Blessings: victory in battle, wish fulfillment, traffic safety, warding off of evil, and business prosperity.

Hakone-Yumoto in Kanagawa Prefecture is a popular day-trip destination among Tokyoites because of the area’s abundant nature and hot springs. It’s also where you’ll find the Hakone Shrine, a place that even the imperial family is known to visit. Constructed over 1,300 years ago, it has been venerated and thought to provide protection for the entire Kanto region. There are rumors that some of the greatest people in Japanese history have worshipped here, from Tokugawa Ieyasu who founded the Tokugawa shogunate to generals of the Sengoku period (1467 – 1603). 

Hakone Shrine’s main deity is Ninigi-no-Mikoto, and it also venerates his wife, Princess Konohanasakuya, and Hikohohodemi-no-Mikoto, the great-grandchild of Amaterasu. Together, the three are regarded as the Three Great Deities of Hakone, and they’re known for bestowing such blessings as victory in battle and the granting one’s wishes. In the vicinity of the shrine you’ll find Lake Ashi, surrounded by the splendor of nature, as well as magnificent views of Mt. Fuji. The area is quite mountainous and attracts many worshippers who also want to do a bit of hiking, but lately the area has also become popular as an Instagram spot, with tourists forming massive lines to take a photo at the torii gate. The lines can sometimes take as long as two hours to get through, so make sure to visit the Hakone Shrine on a weekday and plan your itinerary carefully.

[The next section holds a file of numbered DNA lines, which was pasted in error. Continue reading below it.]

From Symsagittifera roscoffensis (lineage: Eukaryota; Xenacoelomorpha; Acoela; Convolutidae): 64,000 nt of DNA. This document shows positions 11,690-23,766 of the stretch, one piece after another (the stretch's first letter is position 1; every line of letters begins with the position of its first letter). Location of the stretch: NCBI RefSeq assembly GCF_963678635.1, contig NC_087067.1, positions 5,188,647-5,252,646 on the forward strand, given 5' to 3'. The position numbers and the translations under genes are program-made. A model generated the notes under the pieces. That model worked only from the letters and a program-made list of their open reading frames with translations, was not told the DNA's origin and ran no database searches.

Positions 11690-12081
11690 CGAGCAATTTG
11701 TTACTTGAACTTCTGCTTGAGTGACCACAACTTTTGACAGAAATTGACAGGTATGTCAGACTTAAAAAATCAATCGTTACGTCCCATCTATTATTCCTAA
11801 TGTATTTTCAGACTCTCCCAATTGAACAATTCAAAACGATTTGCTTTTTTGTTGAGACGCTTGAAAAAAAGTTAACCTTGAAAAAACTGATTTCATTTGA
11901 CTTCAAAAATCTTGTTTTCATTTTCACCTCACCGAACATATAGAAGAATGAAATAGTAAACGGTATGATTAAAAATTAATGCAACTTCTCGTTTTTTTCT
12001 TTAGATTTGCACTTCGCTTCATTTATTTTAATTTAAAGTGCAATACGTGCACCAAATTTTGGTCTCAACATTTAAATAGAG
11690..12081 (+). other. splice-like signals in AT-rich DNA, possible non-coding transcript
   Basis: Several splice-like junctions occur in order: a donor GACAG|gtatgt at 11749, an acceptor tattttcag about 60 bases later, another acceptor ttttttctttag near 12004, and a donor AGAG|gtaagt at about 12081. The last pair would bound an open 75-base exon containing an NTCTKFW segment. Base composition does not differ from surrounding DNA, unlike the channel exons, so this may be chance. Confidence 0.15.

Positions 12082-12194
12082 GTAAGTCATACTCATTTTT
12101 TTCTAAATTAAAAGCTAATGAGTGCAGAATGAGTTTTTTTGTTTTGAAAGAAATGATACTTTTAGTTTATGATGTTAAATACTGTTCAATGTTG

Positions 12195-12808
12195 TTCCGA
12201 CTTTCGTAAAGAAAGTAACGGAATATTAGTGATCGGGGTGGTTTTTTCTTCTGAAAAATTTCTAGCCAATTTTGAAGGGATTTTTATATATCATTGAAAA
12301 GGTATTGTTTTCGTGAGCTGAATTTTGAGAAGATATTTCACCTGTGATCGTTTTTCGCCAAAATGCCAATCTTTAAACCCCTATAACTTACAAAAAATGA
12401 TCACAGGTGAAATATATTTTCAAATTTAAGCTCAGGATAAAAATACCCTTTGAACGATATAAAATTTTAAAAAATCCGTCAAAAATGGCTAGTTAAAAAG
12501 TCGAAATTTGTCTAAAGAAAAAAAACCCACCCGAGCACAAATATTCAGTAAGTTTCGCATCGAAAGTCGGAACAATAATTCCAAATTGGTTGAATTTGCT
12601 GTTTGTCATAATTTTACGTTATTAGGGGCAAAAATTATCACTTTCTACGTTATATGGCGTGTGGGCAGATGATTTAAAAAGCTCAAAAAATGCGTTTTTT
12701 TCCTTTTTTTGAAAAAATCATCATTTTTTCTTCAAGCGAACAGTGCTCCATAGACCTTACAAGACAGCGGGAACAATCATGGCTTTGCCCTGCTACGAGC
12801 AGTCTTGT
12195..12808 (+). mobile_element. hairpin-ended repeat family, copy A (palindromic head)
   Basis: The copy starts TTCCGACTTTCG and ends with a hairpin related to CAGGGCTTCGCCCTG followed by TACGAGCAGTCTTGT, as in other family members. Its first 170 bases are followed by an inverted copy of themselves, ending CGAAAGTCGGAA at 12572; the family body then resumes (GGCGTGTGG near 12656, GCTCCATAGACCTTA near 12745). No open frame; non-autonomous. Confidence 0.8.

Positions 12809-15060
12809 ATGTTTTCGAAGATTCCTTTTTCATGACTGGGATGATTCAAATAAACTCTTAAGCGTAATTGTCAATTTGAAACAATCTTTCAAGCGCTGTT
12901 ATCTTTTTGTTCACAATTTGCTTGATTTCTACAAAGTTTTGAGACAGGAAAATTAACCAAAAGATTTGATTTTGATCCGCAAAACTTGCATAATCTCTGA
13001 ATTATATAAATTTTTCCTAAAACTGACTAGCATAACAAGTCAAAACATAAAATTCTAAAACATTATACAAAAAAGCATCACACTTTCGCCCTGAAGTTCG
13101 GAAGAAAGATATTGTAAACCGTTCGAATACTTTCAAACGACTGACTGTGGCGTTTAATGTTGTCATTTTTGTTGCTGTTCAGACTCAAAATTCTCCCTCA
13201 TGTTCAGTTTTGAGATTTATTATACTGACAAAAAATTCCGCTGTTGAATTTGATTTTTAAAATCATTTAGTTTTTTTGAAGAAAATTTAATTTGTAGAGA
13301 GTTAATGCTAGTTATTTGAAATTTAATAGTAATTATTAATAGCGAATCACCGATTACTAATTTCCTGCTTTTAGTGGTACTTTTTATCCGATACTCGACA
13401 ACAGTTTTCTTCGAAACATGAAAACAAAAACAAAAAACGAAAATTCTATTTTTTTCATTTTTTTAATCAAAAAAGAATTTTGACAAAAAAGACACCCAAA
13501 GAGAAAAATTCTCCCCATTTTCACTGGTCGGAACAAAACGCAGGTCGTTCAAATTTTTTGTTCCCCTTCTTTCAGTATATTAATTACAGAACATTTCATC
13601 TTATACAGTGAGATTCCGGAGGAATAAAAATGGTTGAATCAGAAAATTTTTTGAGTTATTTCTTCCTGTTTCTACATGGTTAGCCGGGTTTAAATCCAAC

2nd Place: Takaya Shrine (Kanonji, Kagawa Prefecture)

Blessings: safe childbirth, safety at sea, protection from drowning, traffic safety, bountiful harvest, and business prosperity.

The Takaya Shrine is located on Mt. Inazumi in Kanonji, Kagawa Prefecture, with the main building sitting at an elevation of 404 meters. To get there, worshippers have to climb 270 steep stone steps, but once they reach the top, they’ll be rewarded with a panoramic view of the Seto Inland Sea as well as the giant Tengu Torii gate. The views from the main shrine are simply beautiful and went viral on Japanese social media in 2019.